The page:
The story of Saartjie Baartman was recently refreshed in our minds following rumours that an American pop-star who is famous for, among other things, her voluptuous derriere, intended to write and star in a movie about her. While the idea of Beyonce playing Saartjie is indeed preposterous for various reasons, it does not take away how important it is that Saartjie’s story remains in our memories. Much like her, black females are still represented (without taking into account cause and effect) as hypersexual and broken, leading us into making uninformed decisions concerning our lives.
Just like Saartjie, black women remain mostly bodies without voices. They are sexual objects, to be exotified, commoditised when not being denigrated.
Are black women beautiful?
Saartjie Baartman was of particular fascination because at the time European women were creatively decorating their desire for larger bottoms with corsets (to allude to a tiny waist) and skilfully tailored dresses and skirts that gave the impression of protruding rears. What women in the west had to manipulate their clothes to achieve, Saartjie already had naturally. Envy being the nasty beast that it is, she soon became a victim of much mockery, degradation and exotification. Science was even deployed to substantiate that Saartjie’s features were further proof of the sub-humanness of African people. Somehow this made those insecure westerners sleep better at night.
We are in the 21st century and body-shaming campaigns disguised as promoting ‘beauty and health’ are at the peak of their popularity in mass-media. Aside from the bombardedment of images from the west that attempt to universalise skinny bodies as the absolute standard for beauty, there is a persistent habit of women pitting against each other based on size. For example, skinny women are made fun of by their peers on the premise that they lack the desired body type for marriage and pro-creation. This is especially persistent in Africa where thick women are more preferred in many parts. Likewise, where skinny women are in the majority they bully their curvier counterparts and make them feel ugly and insufficient.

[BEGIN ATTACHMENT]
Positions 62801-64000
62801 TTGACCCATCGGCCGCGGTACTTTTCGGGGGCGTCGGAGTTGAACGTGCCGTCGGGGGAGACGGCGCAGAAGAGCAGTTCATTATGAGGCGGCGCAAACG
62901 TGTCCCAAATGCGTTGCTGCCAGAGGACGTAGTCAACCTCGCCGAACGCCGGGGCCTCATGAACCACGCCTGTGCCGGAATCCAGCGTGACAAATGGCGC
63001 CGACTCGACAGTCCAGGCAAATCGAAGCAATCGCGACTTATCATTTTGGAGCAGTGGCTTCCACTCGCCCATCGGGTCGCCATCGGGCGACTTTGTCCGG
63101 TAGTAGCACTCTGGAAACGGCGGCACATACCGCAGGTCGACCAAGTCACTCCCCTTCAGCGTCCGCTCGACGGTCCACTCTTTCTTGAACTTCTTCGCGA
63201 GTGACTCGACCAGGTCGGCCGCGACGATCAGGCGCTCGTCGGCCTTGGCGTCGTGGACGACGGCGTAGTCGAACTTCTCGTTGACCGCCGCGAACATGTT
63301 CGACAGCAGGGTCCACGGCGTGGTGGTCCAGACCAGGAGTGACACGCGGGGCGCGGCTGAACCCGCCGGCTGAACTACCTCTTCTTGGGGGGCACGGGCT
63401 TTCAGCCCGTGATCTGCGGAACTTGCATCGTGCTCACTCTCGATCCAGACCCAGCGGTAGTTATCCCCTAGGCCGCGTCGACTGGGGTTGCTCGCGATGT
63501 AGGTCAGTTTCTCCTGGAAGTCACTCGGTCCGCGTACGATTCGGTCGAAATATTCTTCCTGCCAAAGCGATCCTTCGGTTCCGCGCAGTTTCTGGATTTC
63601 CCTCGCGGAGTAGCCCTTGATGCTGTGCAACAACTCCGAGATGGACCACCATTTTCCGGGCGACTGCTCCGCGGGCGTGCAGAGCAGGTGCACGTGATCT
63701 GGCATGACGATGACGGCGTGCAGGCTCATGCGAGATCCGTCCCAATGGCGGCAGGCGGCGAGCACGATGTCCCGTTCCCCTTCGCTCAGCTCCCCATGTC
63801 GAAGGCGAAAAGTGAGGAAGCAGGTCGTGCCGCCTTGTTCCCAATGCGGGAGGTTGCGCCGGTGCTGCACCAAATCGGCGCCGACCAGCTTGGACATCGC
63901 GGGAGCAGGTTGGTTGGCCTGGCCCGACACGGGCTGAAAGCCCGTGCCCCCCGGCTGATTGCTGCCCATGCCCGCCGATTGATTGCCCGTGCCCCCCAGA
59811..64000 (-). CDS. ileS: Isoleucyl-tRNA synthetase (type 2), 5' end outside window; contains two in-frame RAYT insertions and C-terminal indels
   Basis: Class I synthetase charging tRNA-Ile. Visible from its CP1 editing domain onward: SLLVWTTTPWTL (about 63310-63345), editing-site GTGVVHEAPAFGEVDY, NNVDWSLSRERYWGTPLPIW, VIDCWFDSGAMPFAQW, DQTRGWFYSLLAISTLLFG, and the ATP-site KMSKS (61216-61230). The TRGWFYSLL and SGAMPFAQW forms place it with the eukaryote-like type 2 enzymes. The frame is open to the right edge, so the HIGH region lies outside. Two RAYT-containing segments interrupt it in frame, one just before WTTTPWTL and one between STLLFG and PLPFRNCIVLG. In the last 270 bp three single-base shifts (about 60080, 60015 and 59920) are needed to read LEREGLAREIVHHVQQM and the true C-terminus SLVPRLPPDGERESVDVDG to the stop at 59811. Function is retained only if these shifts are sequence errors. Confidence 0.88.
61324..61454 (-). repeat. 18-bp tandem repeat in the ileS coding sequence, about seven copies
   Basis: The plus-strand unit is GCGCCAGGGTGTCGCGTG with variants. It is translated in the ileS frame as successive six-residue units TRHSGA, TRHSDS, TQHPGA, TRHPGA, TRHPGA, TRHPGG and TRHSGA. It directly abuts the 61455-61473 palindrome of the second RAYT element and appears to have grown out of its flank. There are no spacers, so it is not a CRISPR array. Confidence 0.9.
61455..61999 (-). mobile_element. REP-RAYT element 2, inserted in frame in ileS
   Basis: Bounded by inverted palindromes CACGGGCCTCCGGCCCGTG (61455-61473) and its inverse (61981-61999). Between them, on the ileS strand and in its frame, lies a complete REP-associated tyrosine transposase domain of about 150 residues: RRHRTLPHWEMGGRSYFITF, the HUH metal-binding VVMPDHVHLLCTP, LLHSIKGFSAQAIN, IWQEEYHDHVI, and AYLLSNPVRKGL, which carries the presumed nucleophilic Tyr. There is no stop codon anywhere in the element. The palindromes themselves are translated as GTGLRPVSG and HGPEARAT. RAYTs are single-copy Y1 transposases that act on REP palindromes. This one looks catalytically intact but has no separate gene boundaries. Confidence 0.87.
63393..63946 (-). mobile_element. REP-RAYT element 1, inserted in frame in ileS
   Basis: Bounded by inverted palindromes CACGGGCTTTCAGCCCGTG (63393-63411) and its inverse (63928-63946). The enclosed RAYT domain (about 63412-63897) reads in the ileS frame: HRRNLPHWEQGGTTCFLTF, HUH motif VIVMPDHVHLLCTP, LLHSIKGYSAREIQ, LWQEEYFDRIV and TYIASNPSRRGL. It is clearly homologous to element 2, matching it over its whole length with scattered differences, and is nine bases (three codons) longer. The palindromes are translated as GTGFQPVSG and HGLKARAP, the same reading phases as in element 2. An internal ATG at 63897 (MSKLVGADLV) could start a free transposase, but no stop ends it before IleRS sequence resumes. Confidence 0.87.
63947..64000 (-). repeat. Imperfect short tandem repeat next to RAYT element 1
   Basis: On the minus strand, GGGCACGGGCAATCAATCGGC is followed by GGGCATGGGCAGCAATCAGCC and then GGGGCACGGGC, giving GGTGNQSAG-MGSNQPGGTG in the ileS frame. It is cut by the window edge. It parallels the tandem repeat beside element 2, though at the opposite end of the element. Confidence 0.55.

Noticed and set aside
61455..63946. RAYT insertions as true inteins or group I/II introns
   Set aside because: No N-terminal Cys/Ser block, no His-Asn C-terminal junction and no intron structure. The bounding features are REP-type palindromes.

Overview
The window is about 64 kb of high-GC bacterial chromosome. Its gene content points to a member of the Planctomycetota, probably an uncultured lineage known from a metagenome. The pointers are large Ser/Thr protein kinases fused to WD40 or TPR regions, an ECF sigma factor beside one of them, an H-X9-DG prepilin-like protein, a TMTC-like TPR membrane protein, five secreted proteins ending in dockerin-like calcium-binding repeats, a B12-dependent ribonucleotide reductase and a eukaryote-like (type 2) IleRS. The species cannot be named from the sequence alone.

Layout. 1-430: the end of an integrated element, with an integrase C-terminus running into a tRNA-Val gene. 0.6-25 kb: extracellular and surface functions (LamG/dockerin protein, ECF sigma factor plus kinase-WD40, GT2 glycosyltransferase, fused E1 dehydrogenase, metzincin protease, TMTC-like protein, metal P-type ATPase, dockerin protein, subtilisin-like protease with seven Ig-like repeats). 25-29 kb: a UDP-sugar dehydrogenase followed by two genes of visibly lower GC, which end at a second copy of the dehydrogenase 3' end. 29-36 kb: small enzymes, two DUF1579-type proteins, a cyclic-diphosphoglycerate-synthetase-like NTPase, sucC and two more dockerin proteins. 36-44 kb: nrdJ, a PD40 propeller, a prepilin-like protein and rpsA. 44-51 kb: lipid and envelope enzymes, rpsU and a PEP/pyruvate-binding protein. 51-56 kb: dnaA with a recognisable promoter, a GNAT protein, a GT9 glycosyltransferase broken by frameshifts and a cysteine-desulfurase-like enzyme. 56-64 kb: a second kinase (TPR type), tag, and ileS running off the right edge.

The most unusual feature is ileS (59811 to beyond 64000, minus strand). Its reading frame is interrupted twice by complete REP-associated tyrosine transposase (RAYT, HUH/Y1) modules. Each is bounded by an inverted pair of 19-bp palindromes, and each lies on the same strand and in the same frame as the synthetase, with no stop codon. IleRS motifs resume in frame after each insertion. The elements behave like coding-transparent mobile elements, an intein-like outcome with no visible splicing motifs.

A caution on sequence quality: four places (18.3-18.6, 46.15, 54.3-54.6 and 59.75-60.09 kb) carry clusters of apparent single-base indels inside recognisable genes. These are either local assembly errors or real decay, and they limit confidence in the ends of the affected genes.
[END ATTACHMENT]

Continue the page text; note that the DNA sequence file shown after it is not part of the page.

Ultimately the behaviour demeans all parties involved because while people are busy throwing shade at each other, they are endorsing the fetishization of their bodies, which is the crux of the problem. Women are given a false sense of security that they are being appreciated when really they are having their bodies policed. Women tend to internalise other people’s gaze (read male gaze) and make it a barometer of self worth and knowledge. Black women tend to put their hair texture, skin tone, facial features, booty sizes and shapes etc under an unrealistic microscope. What we forget to remember is that such a mentality was formed in the 19th century and has become normalised through subjugation and discrimination.
It is all in the mind
The psychological burden we carry about our physical appearances stems from the intimate link between body image and self-esteem. How we formulate our own and interpret others’ perception of our outwards appearance has a significant bearing on our confidence. The side-effects, beside extremes such as eating and mental disorders, premature sexual activity and substance abuse, can range from excessively shy behaviour to bitterness and resentment. Many women are also imprisoned by a preoccupation with comparing themselves to other women and being self-conscious. Subsequently, they wear unflattering clothing that either shocks or fails to do their bodies justice. Alternatively, they develop unsavoury relationships with peers bred by projected feelings of insecurity and harsh self-criticism. As if women need any more reasons to be pitted against each other.
The unravelling of the conditioning that we, our mothers and their mothers, came to adopt as truth-that looks are symbolic of identity and character- is why young girls equate twerk-ability to worth. We mistakenly associate empowerment with ‘sexiness’; there is a scale of 1-10, with 10 being the most bootylicious and therefore the most successful in humanity’s food chain. Only when stories such as that of Saartjie Baartman are brought back into our focus are we forced to think about the politics of the black female’s body representation. While some women are OK with being quantified according to their male partners or how much their physiques attract male attention, other women prefer to let out their voices and challenge the obscene double-standards. The only regulatory authority on a woman’s body should be herself, not the media, not other women, not not male partners, and certainly not society at large. By owning this knowledge she disempowers external forces that interfere with her other qualities taking centre stage.